Benoît Lahaye 'Brut Nature' Champagne
Producer: Benoît Lahaye
Varietal: Pinot Noir, Chardonnay
Color: Sparkling White
Notes: Featured in this recent NY Times article: https://www.nytimes.
Benoît’s Brut Nature shows both sides of the terroirs he works with, Bouzy and Ambonnay. The final blend is 90% Pinot Noir, 10% Chardonnay. 80% of the grapes come from Bouzy, 20% from Ambonnay. The parcels are all vinified separately and aged for an average of 30 months on their lees. This cuvee was bottled without filtration, added SO2 or dosage. 800 cases total produced
Lahaye owns 4.8 hectares, largely planted with pinot noir. Three hectares lie in Bouzy, one hectare just over the border in Ambonnay, to the east, and another 60 ares in Tauxières, to the west. In addition, a 20-are parcel of 50-year old chardonnay vines is planted in Voipreux, in the southern Côte des Blancs, and since this is so far away from Bouzy, these vines are worked by Pierre Larmandier. Cover crops are planted in all of the parcels to encourage competition and prevent erosion, and Lahaye has observed that since he’s started using cover crops, a larger number and variety of plants have begun to grow in the vineyards, creating a healthier biodiversity.
In 2010, Lahaye began working two hectares of the domaine by horse, as this compacts the soil less than plowing by tractor. His goal is to eventually work the entire estate by horse, but if this isn't possible, he'll rotate parcels each year so that the effects are distributed across his vineyard area.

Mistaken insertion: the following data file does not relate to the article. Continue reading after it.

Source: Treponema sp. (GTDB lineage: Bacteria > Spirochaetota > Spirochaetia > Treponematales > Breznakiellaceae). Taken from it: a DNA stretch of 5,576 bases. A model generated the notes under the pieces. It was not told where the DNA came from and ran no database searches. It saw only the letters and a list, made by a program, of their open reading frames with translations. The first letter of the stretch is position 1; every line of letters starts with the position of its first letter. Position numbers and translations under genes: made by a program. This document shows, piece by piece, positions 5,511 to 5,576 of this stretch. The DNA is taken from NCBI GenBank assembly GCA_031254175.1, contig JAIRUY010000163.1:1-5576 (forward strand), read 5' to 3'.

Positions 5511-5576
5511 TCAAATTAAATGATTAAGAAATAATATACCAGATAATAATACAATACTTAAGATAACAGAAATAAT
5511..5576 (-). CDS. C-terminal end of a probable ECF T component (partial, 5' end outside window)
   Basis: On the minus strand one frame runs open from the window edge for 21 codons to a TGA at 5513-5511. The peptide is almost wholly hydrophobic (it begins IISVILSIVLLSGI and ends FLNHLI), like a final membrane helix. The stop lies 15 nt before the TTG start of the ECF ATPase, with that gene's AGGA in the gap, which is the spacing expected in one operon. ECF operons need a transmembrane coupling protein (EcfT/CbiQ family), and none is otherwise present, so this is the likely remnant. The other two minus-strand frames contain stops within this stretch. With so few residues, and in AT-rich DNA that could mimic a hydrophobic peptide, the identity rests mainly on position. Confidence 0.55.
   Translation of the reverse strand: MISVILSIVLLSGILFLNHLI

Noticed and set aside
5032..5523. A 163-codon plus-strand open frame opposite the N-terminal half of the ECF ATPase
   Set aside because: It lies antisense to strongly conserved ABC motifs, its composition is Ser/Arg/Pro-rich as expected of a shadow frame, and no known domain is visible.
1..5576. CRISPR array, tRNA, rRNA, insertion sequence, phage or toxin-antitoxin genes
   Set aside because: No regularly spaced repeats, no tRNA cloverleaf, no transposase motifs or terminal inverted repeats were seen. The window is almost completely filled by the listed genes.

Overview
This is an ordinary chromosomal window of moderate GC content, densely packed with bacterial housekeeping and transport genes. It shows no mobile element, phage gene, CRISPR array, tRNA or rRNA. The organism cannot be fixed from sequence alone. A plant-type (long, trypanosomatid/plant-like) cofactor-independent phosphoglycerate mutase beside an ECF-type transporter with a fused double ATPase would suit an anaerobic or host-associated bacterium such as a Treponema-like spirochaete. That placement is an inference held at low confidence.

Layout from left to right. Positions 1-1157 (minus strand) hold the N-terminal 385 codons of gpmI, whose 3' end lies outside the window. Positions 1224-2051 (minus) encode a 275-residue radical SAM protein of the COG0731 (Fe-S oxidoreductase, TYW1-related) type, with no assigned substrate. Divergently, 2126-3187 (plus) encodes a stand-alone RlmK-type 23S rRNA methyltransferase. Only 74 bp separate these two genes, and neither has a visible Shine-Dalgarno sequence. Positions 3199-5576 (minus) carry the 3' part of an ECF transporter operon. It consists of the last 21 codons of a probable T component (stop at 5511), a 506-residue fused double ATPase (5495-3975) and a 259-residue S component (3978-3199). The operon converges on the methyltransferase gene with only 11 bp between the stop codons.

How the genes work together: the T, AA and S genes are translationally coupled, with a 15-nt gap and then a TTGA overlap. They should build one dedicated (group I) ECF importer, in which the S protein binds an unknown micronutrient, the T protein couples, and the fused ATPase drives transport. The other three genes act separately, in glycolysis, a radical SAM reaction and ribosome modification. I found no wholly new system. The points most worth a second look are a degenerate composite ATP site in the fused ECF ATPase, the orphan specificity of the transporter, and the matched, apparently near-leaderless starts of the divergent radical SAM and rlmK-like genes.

In the cellar the work is as minimal as possible. Lahaye has slowly been increasing the percentage of his wines vinified in 205-liter barriques, and as of the 2012 harvest, all base wines are fermented in barrel. All of the wines in barrel are fermented with natural yeasts, although wines that were made in stainless steel or enamel tanks were sometimes fermented with cultured yeasts, as Lahaye notes that indigenous yeast fermentation is more risky in tank, particularly in the inert, reductive environment of stainless steel. Since 1996, he has been working with non-malo wines, and today, the malolactic may be done or not, depending on the individual wine and the conditions of the vintage. In general, he prefers to blend both malo and non-malo lots: “Malolactic wines have more immediate complexity,” he says, “but with non-malo wines the complexity comes out with time." Since 2008 he has also been experimenting with making wines entirely without the addition of sulfur, bottling a sans soufre cuvée called Violaine.
As a final touch, Lahaye puts his vintage wines under either cork or capsule for their second fermentations, depending on the character of the year. In more structured vintages such as 2004, 2007 or 2008, he will use cork, as it gives the wines a little more richness and breadth. However, in ripe, expansive years, like 2005, 2009 or 2010, he prefers to use capsule, as he says "the wines are already corpulent enough."